/r/CasualMath

This is a subreddit that is meant to be somewhere inbetween /r/math and /r/learnmath.

This is a subreddit that is meant to be somewhere inbetween /r/math and /r/learnmath.

It is my hope that crummy mathematicians can discuss old ideas and prove old theorems and solve old puzzles here. Just because someone did it before doesn't mean we can't have fun with it, right?

This is a place where things like the Ulam Spiral and prime-rich polynomials are tolerated as reposts.

Please do use freely available resources where possible. Some crummy mathematicians aren't as fortunate as you are :)

This is our wiki and we encourage contributions of any sort, especially if they're interesting.

Post Spoilers in this format
`[X proves Y!](/spoiler)`

It will show up like this:

X proves Y!

**Using LaTeX**

To view LaTeX on reddit, install *one* of the following:

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TeXtheWorld Greasemonkey userscript

`[; e^{\pi i} + 1 = 0 ;]`

Post the equation above like this:

`**[**; e^{\pi i} + 1 = 0 ;**]**`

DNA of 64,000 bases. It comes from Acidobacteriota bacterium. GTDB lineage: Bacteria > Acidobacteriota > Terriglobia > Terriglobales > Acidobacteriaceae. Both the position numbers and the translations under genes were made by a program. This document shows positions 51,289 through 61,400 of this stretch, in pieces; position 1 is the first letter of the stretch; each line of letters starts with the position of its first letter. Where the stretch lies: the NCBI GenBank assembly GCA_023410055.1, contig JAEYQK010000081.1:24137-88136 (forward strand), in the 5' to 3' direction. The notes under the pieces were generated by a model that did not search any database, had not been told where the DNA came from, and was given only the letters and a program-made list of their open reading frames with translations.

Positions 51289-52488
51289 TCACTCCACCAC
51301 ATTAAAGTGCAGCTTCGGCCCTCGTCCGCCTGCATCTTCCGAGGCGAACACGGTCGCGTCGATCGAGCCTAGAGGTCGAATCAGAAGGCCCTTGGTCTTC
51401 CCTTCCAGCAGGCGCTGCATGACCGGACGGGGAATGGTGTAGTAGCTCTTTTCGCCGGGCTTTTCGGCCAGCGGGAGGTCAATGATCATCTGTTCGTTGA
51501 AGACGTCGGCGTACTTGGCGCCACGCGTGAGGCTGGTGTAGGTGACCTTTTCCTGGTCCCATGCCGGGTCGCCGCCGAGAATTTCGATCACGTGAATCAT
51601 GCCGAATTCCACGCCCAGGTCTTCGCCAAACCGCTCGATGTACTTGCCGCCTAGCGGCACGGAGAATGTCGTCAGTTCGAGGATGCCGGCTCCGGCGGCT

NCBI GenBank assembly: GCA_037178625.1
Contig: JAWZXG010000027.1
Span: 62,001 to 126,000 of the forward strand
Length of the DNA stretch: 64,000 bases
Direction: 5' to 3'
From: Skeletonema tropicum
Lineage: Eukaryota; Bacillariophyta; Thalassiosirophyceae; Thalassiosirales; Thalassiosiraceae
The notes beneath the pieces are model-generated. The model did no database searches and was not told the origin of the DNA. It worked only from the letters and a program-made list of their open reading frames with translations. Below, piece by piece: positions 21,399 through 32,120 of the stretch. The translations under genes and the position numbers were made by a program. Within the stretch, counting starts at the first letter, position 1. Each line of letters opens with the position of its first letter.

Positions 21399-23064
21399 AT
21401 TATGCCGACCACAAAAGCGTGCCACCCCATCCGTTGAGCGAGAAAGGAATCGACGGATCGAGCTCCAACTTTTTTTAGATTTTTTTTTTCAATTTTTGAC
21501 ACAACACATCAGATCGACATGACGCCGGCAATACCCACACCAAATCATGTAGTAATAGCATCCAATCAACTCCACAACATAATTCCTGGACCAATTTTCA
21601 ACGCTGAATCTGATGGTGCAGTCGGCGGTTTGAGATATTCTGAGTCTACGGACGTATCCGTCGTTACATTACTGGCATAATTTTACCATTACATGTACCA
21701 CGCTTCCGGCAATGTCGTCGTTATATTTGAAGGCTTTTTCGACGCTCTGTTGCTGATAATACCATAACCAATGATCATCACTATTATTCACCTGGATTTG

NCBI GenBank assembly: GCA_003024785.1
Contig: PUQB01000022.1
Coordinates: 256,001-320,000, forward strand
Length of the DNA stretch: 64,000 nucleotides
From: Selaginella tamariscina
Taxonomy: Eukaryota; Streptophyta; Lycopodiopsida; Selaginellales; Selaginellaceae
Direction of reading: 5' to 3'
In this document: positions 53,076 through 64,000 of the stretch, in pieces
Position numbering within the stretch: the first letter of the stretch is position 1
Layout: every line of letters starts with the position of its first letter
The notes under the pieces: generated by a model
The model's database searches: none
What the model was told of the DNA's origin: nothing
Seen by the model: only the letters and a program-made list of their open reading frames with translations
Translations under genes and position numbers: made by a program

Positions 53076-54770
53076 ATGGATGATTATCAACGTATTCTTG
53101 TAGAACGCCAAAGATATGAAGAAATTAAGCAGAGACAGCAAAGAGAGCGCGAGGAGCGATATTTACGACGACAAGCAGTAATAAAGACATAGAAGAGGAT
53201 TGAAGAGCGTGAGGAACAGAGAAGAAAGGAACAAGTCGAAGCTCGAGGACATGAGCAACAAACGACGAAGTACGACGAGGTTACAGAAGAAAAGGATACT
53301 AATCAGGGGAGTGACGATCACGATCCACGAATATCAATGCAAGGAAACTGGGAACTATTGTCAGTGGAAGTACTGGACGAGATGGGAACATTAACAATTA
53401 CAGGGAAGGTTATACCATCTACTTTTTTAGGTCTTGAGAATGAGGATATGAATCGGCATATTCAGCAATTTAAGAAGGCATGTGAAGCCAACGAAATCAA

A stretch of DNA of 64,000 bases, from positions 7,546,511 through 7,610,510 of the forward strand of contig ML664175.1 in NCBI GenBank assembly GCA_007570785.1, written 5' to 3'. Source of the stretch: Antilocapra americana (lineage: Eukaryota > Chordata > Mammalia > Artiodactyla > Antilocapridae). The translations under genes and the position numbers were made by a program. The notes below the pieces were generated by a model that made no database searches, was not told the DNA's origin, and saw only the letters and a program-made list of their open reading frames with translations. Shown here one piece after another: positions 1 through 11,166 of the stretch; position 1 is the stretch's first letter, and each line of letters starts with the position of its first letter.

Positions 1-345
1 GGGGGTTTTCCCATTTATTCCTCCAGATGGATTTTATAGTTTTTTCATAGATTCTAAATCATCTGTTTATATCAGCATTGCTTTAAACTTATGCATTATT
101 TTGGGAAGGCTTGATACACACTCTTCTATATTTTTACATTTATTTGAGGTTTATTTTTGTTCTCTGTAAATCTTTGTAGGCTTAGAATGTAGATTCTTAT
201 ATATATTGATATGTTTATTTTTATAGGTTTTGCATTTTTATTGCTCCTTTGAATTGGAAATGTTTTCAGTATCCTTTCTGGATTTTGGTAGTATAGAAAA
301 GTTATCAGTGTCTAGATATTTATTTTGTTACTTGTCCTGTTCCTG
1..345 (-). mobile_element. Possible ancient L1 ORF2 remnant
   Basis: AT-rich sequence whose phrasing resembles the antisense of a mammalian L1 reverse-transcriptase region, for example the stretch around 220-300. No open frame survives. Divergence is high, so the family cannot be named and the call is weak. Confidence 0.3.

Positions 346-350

You may need to add four spaces before or put backticks around math fragments.

**Using Superscripts and Subscripts**

x*_sub_* makes x*sub*

x*`sup`* and x^(sup) both make x^{sup}

x*_sub_`sup`* makes x*sub*`sup`

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/r/CasualMath

3

Well after solving a little bit we will arrive at

(y^2-x^2)/(x-y) = (y^2-x^2)/(x-y)

and then as in title doing cross multiply hence the ans 1? Is this ans valid or am I doing something wrong

4 Comments

2024/06/29

11:04 UTC

11:04 UTC

1

0 Comments

2024/06/28

12:16 UTC

12:16 UTC

5

https://youtu.be/xGxSTzaID3k?si=HmfD7IUxm_pKsFab That's a pretty interesting topic for a presentation I want to give in school. The problem is: I don't quite get it. I understand everything before and after minute 14:36 but I just don't get why the speeds are equal and what this has to do with the stationary rim property. I would be very grateful for any help!

1 Comment

2024/06/27

19:18 UTC

19:18 UTC

1

0 Comments

2024/06/24

12:47 UTC

12:47 UTC

0

At least once a year social media is plagued with people arguing over the answer to a simple math problem, and it's almost always because these memory aids don't work. People end up misremembering the order of operations because of the memory aid that is supposed to help them. The number one issue being people thinking there are 6 steps in the order operations when the are 4. You multiply and divide together, and you add and subtract together.